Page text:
Apr 04 2006
prev sibling parent reply Georg Wrede <georg.wrede nospam.org> writes:
Walter Bright wrote:
 Georg Wrede wrote:
 Walter Bright wrote:

 At the start that D wasn't going to accommodate 16 bit processors for
 very good reasons, there are 32 bit processors in wide use in the 
 embedded market that do not have hardware floating point. There is no
 reason to gratuitously not run on those systems.

Ok, that was exactly the answer I thought I'd get. Currently, this issue is not entirely foreign to me. I'm delivering a HW + SW solution to a manufacturer of plastics processing machines, where my solution will supervise the process and alert an operator whenever the machine "wants hand-holding". For that purpose, the choice is between an 8-bit and a 16-bit processor. Very probably a PIC. (So no D here. :-), I'll end up doing it in C.)

So, you're not even using a 32 bit processor, but a 16 bit design. I know for a fact that there are *new* embedded systems designs going on using 32 bit processors that don't have FPUs.

True. I understand they are targeted to big manufacturers, who know exactly the use, and do large production runs. And where ASICs would be too expensive, considering the width of the task. (Set top boxes, automotive control subsystems, telecomms network equipment, etc.) Making significant inroads to those areas, however, may be asking for too much. The manufacturers are big corporations, they have an established (and massive) infrastructure already in place, and that is either directly or indirectly relying on C, whose track record is unparallelled. So for them to even glimpse at D, D would have to offer something significantly better for that domain. (Which (I'm sorry) I don't currently see.)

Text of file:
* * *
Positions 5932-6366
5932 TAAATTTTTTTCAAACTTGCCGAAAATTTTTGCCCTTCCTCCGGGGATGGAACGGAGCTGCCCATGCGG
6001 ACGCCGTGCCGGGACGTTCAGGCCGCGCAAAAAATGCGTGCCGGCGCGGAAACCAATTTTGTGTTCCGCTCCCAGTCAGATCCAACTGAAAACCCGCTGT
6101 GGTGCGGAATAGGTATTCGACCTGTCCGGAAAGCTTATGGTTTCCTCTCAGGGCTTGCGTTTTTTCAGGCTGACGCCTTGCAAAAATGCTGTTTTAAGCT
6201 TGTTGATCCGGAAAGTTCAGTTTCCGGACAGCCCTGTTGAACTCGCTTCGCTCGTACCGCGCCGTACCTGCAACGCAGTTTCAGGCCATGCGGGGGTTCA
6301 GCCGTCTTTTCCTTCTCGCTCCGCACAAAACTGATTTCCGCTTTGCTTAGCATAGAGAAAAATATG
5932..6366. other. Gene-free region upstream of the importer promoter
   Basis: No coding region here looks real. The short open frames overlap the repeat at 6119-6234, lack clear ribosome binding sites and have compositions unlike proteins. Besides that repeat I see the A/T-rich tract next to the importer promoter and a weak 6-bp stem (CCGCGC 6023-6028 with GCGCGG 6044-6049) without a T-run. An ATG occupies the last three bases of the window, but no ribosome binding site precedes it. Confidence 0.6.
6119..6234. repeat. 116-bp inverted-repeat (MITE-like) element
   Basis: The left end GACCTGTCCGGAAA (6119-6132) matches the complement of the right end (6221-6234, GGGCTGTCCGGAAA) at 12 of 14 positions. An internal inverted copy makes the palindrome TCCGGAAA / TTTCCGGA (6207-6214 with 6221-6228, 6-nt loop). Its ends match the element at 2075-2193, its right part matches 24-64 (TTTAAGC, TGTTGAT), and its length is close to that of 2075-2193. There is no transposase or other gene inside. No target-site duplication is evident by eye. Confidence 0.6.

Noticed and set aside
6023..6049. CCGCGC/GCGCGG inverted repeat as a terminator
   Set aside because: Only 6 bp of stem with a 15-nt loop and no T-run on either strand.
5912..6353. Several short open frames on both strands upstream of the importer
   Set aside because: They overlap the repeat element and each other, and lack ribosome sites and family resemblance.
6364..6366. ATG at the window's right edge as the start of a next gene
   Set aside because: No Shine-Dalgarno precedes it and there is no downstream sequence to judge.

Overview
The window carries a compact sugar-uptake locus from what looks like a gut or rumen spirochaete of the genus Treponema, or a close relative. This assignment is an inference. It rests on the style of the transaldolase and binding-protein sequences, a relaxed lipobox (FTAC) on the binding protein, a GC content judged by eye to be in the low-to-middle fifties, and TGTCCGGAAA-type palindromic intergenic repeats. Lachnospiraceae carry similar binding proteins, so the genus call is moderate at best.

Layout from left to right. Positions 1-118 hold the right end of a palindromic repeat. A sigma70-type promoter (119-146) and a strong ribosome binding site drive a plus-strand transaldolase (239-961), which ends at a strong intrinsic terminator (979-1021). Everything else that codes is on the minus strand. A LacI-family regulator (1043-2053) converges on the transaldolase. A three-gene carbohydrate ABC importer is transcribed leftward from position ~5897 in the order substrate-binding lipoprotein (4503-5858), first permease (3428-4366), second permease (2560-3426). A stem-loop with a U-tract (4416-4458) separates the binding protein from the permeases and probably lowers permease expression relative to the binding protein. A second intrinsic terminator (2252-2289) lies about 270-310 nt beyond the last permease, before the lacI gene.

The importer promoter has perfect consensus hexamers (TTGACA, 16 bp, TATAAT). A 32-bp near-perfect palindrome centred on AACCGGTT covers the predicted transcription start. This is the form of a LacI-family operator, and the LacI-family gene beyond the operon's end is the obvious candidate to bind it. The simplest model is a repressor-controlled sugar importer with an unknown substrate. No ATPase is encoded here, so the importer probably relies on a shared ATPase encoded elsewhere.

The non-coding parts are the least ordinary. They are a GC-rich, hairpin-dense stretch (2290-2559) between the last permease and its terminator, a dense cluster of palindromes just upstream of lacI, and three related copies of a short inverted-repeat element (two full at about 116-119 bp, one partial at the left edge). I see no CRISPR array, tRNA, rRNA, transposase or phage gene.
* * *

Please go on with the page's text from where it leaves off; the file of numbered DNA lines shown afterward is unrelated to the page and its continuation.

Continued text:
Now, considering Moore, and the fact that the 80387 math coprocessor 
 didn't have all too many transistors, the marginal price of math is 
 plummeting. Especially compared with the minimum number of transistors 
 needed for a (general purpose) 32-bit CPU.

So why are you using a 16 bit design? I can guess - cost. And that's why embedded systems for 32 bit processors often don't have FPUs. Cost, where even a few cents matter. (Also power consumption.)

The task is simple enough for an 8-bit processor to handle just fine. (In my case, the thing is mains-operated, and the CPU cost is negligible compared with the rest of the delivery, so my reason is just easier programming.)
 Also, since the purveyors of 32-bit processors are keen on showing the 
 ease of use and versatility of their processors, it is likely that 
 even if math is not on the chip, they at least deliver suitable 
 libraries to emulate that in software.